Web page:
Last year saw the first competitive regatta since 1937 to muster five spectacular J Class yachts. This year, the Superyacht Cup in Palma will host what is probably the most competitive, closely matched fleet yet.
Hanuman, Lionheart, Ranger, Rainbow and Velsheda will race on Wednesday around a windward-leeward course for the historic King’s Hundred Guinea Cup which is a perpetual trophy for this race, before joining the 26 strong Superyacht Cup fleet for a schedule which includes one further windward-leeward and two coastal courses, Thursday to Saturday.
Winter refits which targeted extra speed have been completed – some more recently than others – and after last month’s Menorca Maxi regatta which attracted three boats, the stakes on the Bay of Palma and correspondingly the performance levels should be higher.
Menorca Maxi saw Lionheart dominate with a clean sweep of five wins. With a crew nucleus drawn from the current Dutch Volvo Ocean Race project Team Brunel including navigator Andrew Cape, under tactician Bouwe Bekking, they were unstoppable.
In Mahon last year’s Palma Superyacht Cup J Class winners Hanuman proved disappointed to end up in third. According to skipper-helm Ken Read their result was nothing short of a wake up call. But with three intervening weeks filled with hard work by sailmakers, boatbuilders and crew, Read believes they will be quicker, will sail better and so are in a stronger position to defend the J Class title they won here last year.
“Mahon was a real wake up call. We had not sailed in a long time and these boats are twitchy boats to sail. They are obviously monsters. And I don’t think I did a very good job sailing the boat. And we just had one of these regattas when we were out of sorts.” Read outlined aboard Hanuman on Palma’s STP shipyard dock this morning.
“Now, whenever you know there are going to be five J yachts on the start line that becomes your priority, you have to be here with your A Game. This regatta last year was spectacular. We pulled it out the bag last year and here we are. We have to defend.”
Around Europe’s J Class regattas last year honours were shared between Hanuman and Velsheda. The latter won in Saint Tropez and in Sardinia in 2013 and arrives in Palma very freshly prepared after a refit which started last November. Among the measures designed to increase all round potency Velsheda has had weight trimmed in various areas and added as keel ballast for an improved righting moment and they have upgraded hydraulic systems which deliver more power and faster line speeds to improve sail handling and trimming ability.
Velsheda’s long serving tactician, America’s Cup winning Kiwi Tom Dodson is passionate about J Class racing, enjoying being responsible for an historic racing yacht whilst at the same time rising to the constant challenge of making smart tactical decisions in a fleet which has grown, and races in ever closer contact, all the time requiring the careful management of more than 30 on board: “We start dividing up the roles. We have a command thing going back and forwards with Juggy (Justin Clougher crew boss) and when he makes a call you have 35 people spring into action”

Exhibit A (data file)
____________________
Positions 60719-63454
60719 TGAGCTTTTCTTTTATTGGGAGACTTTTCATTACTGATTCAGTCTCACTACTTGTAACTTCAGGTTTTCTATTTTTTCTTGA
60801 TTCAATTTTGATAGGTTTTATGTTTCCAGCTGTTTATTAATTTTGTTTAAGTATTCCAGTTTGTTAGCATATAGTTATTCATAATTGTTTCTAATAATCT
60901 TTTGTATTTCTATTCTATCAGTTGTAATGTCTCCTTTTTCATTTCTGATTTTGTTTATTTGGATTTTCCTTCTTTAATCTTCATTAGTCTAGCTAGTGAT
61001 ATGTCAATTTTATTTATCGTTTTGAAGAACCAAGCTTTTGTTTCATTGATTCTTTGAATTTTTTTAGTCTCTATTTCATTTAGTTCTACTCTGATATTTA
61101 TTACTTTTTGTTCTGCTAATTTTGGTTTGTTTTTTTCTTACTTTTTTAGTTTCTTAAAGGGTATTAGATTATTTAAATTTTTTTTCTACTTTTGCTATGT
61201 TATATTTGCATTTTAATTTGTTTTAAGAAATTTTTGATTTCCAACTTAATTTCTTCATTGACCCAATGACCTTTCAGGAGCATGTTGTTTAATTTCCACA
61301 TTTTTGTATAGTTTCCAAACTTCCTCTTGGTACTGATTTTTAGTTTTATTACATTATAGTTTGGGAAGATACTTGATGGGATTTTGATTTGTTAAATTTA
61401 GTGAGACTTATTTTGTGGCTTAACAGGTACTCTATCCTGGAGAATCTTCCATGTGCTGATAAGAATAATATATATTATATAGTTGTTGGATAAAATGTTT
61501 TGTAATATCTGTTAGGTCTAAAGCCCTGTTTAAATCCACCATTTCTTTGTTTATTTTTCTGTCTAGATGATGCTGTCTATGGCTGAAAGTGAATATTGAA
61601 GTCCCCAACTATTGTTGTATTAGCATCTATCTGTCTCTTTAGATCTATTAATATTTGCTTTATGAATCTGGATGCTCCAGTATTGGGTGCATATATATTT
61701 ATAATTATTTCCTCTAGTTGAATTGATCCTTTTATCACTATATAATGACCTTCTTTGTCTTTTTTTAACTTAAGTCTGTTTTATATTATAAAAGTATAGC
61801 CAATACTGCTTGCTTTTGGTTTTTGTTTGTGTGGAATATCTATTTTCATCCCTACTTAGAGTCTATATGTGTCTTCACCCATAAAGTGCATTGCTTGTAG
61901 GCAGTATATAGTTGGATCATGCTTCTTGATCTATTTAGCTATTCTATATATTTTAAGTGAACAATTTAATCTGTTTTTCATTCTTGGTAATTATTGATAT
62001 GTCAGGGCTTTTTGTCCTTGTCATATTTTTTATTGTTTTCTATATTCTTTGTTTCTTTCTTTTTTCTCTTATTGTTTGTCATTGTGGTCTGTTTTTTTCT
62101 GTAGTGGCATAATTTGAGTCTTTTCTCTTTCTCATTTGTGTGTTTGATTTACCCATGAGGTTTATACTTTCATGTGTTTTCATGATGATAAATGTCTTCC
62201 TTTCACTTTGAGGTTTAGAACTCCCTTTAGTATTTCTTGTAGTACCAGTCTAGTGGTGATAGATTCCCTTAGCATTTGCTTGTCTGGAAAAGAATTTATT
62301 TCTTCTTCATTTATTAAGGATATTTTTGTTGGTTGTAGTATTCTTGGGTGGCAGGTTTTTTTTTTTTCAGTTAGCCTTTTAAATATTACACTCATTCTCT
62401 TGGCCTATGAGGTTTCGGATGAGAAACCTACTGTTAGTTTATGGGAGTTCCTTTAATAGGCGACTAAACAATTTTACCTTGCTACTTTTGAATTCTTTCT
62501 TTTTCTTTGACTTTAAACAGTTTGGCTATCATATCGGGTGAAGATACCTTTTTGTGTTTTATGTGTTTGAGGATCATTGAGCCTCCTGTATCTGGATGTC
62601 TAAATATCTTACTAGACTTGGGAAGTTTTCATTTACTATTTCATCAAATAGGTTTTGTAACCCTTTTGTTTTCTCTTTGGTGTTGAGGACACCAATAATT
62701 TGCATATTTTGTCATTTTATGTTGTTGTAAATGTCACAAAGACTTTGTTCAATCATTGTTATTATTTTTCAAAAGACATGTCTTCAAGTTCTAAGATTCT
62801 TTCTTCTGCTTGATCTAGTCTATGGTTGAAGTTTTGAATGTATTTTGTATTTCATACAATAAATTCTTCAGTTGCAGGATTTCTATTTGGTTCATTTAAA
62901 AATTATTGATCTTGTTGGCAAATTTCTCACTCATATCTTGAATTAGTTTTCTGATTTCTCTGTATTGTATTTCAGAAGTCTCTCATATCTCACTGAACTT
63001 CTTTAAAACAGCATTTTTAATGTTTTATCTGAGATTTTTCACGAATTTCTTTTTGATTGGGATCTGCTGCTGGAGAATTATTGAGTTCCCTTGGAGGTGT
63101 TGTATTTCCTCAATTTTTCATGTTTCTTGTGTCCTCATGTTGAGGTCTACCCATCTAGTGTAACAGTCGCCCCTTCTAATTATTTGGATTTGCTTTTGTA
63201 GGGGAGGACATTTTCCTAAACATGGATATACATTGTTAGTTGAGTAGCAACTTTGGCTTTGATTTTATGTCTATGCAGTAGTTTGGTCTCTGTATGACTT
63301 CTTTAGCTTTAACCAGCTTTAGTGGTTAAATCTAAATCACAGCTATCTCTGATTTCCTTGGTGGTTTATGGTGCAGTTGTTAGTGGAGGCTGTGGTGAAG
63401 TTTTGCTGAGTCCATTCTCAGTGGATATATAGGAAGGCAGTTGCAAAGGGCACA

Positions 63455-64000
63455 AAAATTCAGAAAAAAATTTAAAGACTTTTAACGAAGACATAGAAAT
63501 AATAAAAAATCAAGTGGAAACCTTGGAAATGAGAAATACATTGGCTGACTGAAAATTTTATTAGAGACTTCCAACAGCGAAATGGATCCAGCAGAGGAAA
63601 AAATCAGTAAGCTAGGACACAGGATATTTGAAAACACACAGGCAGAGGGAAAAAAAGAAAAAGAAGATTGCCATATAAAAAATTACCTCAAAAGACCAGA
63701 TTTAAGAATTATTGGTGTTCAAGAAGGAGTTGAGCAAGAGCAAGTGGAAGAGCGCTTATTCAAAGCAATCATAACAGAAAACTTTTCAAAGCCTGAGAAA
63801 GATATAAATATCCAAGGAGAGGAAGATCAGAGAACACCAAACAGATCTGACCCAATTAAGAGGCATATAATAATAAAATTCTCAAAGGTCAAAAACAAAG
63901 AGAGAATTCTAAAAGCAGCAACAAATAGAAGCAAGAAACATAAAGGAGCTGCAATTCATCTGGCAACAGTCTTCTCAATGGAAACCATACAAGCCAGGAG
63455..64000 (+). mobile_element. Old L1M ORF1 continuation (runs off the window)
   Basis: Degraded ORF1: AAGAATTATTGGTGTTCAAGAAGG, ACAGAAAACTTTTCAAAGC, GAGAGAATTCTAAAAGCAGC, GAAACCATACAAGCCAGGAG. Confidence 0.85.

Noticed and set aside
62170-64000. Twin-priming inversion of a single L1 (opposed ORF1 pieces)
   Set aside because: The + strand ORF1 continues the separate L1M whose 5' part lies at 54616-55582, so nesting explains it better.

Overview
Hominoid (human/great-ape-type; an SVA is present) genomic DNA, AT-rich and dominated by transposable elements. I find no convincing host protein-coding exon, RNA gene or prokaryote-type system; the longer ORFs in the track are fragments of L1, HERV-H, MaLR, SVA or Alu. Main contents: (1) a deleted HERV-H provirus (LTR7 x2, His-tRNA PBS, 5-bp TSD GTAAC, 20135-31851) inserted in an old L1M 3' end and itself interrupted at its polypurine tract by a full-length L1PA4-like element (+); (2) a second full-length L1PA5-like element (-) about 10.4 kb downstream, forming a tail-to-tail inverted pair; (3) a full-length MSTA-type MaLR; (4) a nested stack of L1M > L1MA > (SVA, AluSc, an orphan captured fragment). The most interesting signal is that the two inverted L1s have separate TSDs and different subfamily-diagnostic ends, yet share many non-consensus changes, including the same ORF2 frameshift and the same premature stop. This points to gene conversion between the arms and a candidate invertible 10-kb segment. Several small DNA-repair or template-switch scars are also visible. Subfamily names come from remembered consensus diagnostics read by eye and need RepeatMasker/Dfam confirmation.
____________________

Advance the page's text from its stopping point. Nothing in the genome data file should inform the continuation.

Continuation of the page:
“Hydraulic power is in, more and more again. It is phenomenal to see the sheet speeds with many winches running at the same time. So now we have gone from setting up for a bottom mark rounding three minutes out to under two minutes now. And everything has to come together for these roundings.”
“That keeps your tactical options open. But once these boats slow down it takes a lot of speeding up. In light to medium airs that can easily be giving you a couple of boat lengths because of the extra speed you are getting out of the bottom mark. For instance the genoa used to take about one minute to hoist and now it is about 12 seconds, bottom to top.”
“You can be coming into the bottom mark with four other boats. I think people would be amazed. They’d be sitting there going ‘get it down fellas, get it down fellas, get it down’….and it’ll be just pushed in there in seconds. Top marks and gybes are all pretty crisp when you consider what has to go on.”
Although he gruffly thinks others might see them as favourite here Dodson, like most around the J Class dock today, contends that this Palma Superyacht Cup regatta is wide open: “People are saying to me we could finish anywhere from first to fifth here and not have sail much different.”
“We are just expecting close racing. If it is anything like last year it will be so impressive. I hope we get a couple of turns at it.”
Naturally the talent and experience aboard each of the five yachts is as would be expected. Volvo and Whitbread round the world race sailors form the core of many teams. Indeed there are a reasonably sizeable contingent of Volvo and Whitbread alumni with five races under their belts.
Team Brunel’s Bekking has four of his Volvo crew on Lionheart. Read’s roster on Hanuman includes double Olympic 470 medallist Kevin Burnham, three times America’s Cup winner Warwick Fleury and Volvo and America’s Cup sailors like Kimo Worthington, Tony Mutter, Jerry Kirby, Robbie Naismith. Alongside Dodson on the owner driven Velsheda Olympic silver medallist Don Cowie trims mainsheet. Ranger has multiple Whitbread and Volvo racer Erle Williams as skipper with Finn, 49er and Laser helm Dan Slater steering, Mike Quilter navigating and Murray Jones as tactician. Rainbow have America’s Cup sailors Francesco de Angelis as Michele Ivaldi as tactician and navigator.
Racing is expected to encounter light winds on the first day with the sea breezes picking up over the subsequent days. Start sequences are scheduled at 1300hrs local time each day.
*Thumbnail image: Ian Roman, other images courtesy of Superyacht Cup.